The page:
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[348] The condition of the territory, as free or slave, was now to be unalterably fixed, and the slaveholding politicians were alive to their last opportunity. They saw clearly that a free territory which in due season would become a free State must affect injuriously the value and security of slave property in Missouri, and generally imperil the institution as a national power. They counted surely, after their experience in 1850, on the cooperation of the Democratic aspirants for the Presidency from the North; and through the influence of these leaders they were assured of the general adhesion of the Democratic party. They obtained without difficulty the hearty support of the President and his Cabinet;1 and they found in Senator Douglas of Illinois, then seeking Southern votes for the Presidency, an adroit, unscrupulous, and aggressive leader.

Douglas, chairman of the committee on territories, made a report January 4, and submitted a bill for organizing the Territory of Nebraska. The report, after discussing the opposite views of the validity of the prohibition, declined to interfere with it; and the bill as first printed in a city journal on the 7th corresponded with the report; but when it appeared again in print, three days later, it was found to contain a section conflicting with the report, which in subtle phrases affirming the sovereignty of the people of the Territory, and pledging its admission ‘with or without slavery’ at their option, was intended to annul the prohibition without expressly repealing it.2 Every day and at every step the conspirators grew in audacity. Dixon of Kentucky, a Whig, gave notice on the 16th of an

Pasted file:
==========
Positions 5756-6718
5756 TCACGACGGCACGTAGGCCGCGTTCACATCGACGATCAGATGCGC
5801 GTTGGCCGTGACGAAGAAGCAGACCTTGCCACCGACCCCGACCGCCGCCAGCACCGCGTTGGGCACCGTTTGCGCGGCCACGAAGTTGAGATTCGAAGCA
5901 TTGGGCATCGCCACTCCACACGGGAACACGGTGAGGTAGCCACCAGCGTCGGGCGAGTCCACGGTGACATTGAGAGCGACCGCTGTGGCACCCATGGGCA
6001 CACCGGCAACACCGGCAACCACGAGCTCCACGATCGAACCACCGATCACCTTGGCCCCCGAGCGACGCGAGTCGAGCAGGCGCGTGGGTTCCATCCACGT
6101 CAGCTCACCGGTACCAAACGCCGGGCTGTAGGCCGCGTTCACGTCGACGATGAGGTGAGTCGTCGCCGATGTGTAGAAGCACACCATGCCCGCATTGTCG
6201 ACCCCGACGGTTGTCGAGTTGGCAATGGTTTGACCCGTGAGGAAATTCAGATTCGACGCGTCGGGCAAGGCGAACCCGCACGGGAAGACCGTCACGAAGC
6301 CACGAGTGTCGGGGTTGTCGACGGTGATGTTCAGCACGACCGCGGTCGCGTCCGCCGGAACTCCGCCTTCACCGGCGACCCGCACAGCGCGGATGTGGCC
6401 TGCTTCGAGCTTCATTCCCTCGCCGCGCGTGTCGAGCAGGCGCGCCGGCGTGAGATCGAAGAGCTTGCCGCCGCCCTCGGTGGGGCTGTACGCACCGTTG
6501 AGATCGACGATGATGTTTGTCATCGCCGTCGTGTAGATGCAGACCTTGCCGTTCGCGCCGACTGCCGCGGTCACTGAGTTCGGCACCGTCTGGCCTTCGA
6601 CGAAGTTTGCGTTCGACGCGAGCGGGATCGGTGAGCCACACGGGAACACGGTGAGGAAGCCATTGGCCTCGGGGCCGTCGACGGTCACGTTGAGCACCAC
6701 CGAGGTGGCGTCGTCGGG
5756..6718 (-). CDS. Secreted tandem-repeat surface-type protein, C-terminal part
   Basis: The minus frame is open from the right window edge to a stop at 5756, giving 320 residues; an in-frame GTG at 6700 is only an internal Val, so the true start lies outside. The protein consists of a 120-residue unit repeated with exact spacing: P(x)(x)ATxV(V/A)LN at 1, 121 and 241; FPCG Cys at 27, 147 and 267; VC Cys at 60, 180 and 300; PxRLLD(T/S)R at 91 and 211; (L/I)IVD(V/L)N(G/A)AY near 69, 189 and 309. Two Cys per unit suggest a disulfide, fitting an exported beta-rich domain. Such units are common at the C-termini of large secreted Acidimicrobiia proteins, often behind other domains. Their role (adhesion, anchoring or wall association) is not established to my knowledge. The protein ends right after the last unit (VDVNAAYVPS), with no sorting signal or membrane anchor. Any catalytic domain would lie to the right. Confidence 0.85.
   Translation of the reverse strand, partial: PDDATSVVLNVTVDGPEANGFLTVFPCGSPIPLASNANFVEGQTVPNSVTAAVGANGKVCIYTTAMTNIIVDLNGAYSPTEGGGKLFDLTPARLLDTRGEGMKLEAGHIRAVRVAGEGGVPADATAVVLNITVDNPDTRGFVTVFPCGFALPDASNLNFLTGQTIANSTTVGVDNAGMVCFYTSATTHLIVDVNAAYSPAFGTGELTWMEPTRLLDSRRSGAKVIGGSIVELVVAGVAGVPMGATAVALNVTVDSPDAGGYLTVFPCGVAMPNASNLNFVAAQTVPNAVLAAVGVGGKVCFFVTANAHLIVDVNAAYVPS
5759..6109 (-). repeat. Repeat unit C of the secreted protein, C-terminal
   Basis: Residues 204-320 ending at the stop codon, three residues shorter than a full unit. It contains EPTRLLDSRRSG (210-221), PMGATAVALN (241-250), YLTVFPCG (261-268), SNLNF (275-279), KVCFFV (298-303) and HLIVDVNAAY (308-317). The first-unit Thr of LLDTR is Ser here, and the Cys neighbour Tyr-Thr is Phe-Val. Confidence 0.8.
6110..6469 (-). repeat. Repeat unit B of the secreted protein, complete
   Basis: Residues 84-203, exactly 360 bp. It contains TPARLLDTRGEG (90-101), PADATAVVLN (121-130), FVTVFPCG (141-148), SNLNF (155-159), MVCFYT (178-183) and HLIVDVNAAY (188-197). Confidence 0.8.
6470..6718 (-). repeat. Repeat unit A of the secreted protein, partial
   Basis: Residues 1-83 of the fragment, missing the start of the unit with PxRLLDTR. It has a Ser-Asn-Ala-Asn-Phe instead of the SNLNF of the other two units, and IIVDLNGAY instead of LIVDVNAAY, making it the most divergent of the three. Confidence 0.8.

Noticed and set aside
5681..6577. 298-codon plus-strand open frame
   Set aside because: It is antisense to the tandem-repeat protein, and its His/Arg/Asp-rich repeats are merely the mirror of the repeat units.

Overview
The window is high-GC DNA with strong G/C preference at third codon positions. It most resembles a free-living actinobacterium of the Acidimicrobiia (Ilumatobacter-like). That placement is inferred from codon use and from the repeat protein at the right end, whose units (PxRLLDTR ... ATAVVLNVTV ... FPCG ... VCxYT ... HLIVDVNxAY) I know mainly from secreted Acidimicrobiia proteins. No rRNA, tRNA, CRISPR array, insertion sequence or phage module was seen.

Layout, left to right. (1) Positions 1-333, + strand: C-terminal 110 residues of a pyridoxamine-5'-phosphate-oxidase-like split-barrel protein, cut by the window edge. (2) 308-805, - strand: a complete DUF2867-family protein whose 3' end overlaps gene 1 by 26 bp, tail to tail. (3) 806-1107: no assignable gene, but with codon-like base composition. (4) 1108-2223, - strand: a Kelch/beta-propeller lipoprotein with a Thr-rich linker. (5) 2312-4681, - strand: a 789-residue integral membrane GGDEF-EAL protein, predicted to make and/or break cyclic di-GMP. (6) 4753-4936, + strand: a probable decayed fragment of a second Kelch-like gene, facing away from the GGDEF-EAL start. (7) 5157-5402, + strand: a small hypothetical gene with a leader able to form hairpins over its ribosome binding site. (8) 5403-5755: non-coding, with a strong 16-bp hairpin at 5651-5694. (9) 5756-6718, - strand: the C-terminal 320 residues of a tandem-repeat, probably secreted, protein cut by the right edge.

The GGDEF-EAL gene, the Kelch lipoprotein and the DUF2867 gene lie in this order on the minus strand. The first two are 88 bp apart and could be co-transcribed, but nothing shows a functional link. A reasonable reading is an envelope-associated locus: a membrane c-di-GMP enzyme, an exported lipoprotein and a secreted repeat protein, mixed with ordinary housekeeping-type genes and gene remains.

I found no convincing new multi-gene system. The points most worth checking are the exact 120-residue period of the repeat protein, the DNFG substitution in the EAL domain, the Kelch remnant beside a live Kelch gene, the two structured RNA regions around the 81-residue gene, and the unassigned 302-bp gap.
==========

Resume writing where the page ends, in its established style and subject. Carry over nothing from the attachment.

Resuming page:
1 Except Marcy, Secretary of State, who maintained a studied reserve.

2 This clause was a repetition of the clause in the Territorial Acts of 1850, which left the decision as to slavery to the inhabitants at the time of the admission of the Territory as a State. The New York Tribune's correspondent in a letter published Jan. 7, 1854, and the ‘National Era,’ January 12, noted that the bill did not touch the prohibition until the Territory was admitted as a State,—a construction which probably prompted Dixon's amendment. New York Evening Post, January 25.

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